See! There was one dying now, a huge gaunt bull that looked as though it were several hundred years old. It stood there swaying to and fro. Then it lifted its trunk, I suppose to trumpet, though of course I could hear nothing, and slowly sank upon its knees and so remained in the last relaxation of death.

Almost in the centre of this cemetery was a little mound of water-washed rock that had endured when the rest of the stony plain was denuded in past epochs. Suddenly upon that rock appeared the shape of the most gigantic elephant that ever I beheld in all my long experience. It had one enormous tusk, but the other was deformed and broken off short. Its sides were scarred as though with fighting and its eyes shone red and wickedly. Held in its trunk was the body of a woman whose hair hung down upon one side and whose feet hung down upon the other. Clasped in her arms was a child that seemed to be still living.

The rogue, as a brute of this sort is called, for evidently such it was, dropped the corpse to the ground and stood a while, flapping its ears. Then it felt for and picked up the child with its trunk, swung it to and fro and finally tossed it high into the air, hurling it far away. After this it walked to the elephant that I had just seen die, and charged the carcass, knocking it over. Then having lifted its trunk as though to trumpet in triumph, it shambled off towards the forest and vanished.

The curtain of mist fell again and in it, dimly, I thought I saw—well, never mind who or what I saw. Then I awoke.

“Well, did you see anything?” asked a chorus of voices.

I told them what I had seen, leaving out the last part.

“I say, old fellow,” said Scroope, “you must have been pretty clever to get all that in, for your eyes weren’t shut for more than ten seconds.”

“Then I wonder what you would say if I repeated everything,” I answered, for I still felt dreamy and not quite myself.

“You see elephant Jana?” asked Harût. “He kill woman and child, eh? Well, he do that every night. Well, that why people of White Kendah want you to kill him and take all that ivory which they no dare touch because it in holy place and Black Kendah not let them. So he live still. That what we wish know. Thank you much, Macumazana. You very good look-through-distance man. Just what I think. Kendah ‘bacco smoke work very well in you. Now, beautiful lady,” he added turning to Miss Holmes, “you like look too? Better look. Who knows what you see?”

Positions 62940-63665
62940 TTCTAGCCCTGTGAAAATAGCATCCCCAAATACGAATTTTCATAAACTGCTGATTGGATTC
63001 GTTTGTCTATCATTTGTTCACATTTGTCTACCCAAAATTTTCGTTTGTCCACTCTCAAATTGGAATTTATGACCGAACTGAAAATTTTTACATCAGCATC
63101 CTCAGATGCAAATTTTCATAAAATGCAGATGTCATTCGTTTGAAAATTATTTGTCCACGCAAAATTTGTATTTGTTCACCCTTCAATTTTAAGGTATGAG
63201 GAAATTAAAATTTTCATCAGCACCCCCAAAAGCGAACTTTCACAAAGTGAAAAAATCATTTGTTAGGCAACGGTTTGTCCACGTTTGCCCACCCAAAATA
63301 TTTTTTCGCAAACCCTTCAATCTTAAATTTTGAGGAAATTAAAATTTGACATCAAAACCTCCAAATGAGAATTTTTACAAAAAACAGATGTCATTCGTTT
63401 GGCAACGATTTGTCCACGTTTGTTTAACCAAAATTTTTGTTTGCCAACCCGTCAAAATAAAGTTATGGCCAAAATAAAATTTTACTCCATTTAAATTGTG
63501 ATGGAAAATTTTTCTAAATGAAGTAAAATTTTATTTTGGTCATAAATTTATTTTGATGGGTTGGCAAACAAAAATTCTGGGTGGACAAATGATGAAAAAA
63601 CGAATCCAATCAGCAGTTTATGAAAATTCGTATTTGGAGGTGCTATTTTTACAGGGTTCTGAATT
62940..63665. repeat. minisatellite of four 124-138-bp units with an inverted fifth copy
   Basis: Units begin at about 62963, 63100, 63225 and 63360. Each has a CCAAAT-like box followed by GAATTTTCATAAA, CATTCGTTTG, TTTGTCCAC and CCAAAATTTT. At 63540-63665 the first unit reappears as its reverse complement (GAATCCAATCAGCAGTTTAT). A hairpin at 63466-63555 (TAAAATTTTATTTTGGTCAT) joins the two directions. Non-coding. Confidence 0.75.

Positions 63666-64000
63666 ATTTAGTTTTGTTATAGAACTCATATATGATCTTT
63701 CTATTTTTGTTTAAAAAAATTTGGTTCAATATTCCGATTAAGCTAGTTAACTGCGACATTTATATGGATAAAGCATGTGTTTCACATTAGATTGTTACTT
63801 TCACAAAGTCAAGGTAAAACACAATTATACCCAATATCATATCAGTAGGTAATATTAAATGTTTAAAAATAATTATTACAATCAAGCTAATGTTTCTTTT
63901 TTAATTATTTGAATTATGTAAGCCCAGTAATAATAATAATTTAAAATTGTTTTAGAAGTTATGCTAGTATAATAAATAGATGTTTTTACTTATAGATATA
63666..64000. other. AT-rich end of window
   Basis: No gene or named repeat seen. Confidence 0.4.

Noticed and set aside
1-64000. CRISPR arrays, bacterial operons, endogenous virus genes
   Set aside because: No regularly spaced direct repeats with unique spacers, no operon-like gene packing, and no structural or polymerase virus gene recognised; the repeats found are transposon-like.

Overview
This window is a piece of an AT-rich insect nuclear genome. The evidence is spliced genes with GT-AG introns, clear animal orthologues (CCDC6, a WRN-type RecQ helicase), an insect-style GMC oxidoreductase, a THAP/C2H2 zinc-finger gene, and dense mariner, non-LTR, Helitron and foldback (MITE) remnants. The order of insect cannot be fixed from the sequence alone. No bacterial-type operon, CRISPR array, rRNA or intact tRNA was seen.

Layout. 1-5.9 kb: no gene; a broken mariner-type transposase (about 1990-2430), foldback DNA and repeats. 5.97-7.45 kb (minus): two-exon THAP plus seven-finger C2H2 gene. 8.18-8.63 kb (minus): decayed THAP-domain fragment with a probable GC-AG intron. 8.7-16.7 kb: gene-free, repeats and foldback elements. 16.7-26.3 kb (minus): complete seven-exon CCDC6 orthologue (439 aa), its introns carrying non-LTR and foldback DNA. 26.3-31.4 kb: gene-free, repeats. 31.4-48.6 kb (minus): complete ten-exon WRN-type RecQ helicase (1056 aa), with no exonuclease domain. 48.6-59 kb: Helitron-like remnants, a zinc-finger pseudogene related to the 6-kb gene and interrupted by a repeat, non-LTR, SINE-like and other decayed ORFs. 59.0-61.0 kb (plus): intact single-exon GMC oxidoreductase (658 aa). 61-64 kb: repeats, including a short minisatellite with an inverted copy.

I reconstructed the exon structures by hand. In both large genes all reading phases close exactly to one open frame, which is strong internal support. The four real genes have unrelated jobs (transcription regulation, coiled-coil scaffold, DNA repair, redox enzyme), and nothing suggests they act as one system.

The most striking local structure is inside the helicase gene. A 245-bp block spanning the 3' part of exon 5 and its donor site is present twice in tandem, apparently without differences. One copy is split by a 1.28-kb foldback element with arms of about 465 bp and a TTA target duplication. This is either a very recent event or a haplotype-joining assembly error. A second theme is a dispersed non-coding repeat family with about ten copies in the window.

Miss Holmes hesitated a moment, studying me with an inquiring eye. But I made no sign, being in truth very curious to hear her experience.

“Yes,” she said.

“I would prefer, Luna, that you left this business alone,” remarked Lord Ragnall uneasily. “I think it is time that you ladies went to bed.”

“Here is a match,” said Miss Holmes to Harût who was engaged in putting more tobacco into the bowl, the suspicion of a smile upon his grave and statuesque countenance. Harût received the match with a low bow and fired the stuff as before. Then he handed the bowl, from which once again the blue smoke curled upwards, to Miss Holmes, and gently and gracefully let the antimacassar fall over it and her head, which it draped as a wedding veil might do. A few seconds later she threw off the antimacassar and cast the bowl, in which the fire was now out, on to the floor. Then she stood up with wide eyes, looking wondrous lovely and, notwithstanding her lack of height, majestic.

“I have been in another world,” she said in a low voice as though she spoke to the air, “I have travelled a great way. I found myself in a small place made of stone. It was dark in the place, the fire in that bowl lit it up. There was nothing there except a beautiful statue of a naked baby which seemed to be carved in yellow ivory, and a chair made of ebony inlaid with ivory and seated with string. I stood in front of the statue of the Ivory Child. It seemed to come to life and smile at me. Round its neck was a string of red stones. It took them from its neck and set them upon mine. Then it pointed to the chair, and I sat down in the chair. That was all.”